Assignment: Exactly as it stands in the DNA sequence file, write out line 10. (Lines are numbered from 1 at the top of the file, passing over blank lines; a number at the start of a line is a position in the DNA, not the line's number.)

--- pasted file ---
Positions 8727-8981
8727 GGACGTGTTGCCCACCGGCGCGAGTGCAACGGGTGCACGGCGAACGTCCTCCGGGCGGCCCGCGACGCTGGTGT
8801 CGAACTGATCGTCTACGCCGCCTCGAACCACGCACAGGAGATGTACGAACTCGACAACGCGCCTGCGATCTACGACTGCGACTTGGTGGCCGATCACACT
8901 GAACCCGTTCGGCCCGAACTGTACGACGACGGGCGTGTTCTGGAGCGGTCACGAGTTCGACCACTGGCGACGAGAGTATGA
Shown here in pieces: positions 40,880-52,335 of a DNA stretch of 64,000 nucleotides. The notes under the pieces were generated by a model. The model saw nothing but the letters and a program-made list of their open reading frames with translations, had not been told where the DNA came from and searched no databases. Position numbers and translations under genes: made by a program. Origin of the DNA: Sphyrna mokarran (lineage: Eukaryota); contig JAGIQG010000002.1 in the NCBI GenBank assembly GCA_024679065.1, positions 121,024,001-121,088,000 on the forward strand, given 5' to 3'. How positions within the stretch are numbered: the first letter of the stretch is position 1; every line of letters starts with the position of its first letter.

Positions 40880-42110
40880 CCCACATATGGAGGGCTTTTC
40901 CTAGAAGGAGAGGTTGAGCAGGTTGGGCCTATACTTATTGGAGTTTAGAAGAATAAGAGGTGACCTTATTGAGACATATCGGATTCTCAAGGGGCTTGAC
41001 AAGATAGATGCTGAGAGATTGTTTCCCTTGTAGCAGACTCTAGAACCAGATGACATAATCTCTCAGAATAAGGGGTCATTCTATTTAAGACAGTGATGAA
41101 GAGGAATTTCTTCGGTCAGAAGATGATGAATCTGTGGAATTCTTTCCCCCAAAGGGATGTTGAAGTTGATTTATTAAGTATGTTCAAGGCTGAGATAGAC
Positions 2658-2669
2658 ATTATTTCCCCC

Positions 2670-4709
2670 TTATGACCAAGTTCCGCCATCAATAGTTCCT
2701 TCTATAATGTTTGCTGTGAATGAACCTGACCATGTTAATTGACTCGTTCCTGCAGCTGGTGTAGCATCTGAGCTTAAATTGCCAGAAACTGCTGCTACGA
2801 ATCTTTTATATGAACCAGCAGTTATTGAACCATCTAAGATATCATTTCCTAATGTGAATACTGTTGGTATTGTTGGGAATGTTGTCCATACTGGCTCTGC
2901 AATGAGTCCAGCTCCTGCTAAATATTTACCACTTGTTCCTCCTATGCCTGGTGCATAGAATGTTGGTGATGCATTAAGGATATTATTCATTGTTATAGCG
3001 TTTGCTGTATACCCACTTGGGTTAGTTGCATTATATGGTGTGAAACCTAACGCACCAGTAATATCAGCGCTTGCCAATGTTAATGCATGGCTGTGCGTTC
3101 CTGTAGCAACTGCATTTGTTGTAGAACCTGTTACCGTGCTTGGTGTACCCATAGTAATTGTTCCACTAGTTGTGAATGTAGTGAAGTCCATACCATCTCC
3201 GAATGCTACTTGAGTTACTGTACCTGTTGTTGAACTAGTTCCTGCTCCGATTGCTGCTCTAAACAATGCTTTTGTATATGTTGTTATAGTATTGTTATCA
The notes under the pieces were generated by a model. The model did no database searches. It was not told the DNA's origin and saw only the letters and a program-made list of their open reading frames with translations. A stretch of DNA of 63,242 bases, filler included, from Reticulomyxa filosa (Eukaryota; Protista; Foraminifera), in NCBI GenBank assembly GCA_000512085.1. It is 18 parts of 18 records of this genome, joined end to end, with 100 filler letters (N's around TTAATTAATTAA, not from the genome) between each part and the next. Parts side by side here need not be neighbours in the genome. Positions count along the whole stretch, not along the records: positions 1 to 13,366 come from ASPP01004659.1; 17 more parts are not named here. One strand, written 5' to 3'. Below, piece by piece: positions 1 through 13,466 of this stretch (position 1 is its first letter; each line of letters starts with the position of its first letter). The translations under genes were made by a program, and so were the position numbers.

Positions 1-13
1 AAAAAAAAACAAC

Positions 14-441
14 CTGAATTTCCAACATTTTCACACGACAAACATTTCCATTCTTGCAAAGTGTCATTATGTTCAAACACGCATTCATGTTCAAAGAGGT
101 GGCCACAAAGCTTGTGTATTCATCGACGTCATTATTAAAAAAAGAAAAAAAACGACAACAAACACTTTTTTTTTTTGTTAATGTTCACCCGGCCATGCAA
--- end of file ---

41101 GAGGAATTTCTTCGGTCAGAAGATGATGAATCTGTGGAATTCTTTCCCCCAAAGGGATGTTGAAGTTGATTTATTAAGTATGTTCAAGGCTGAGATAGAC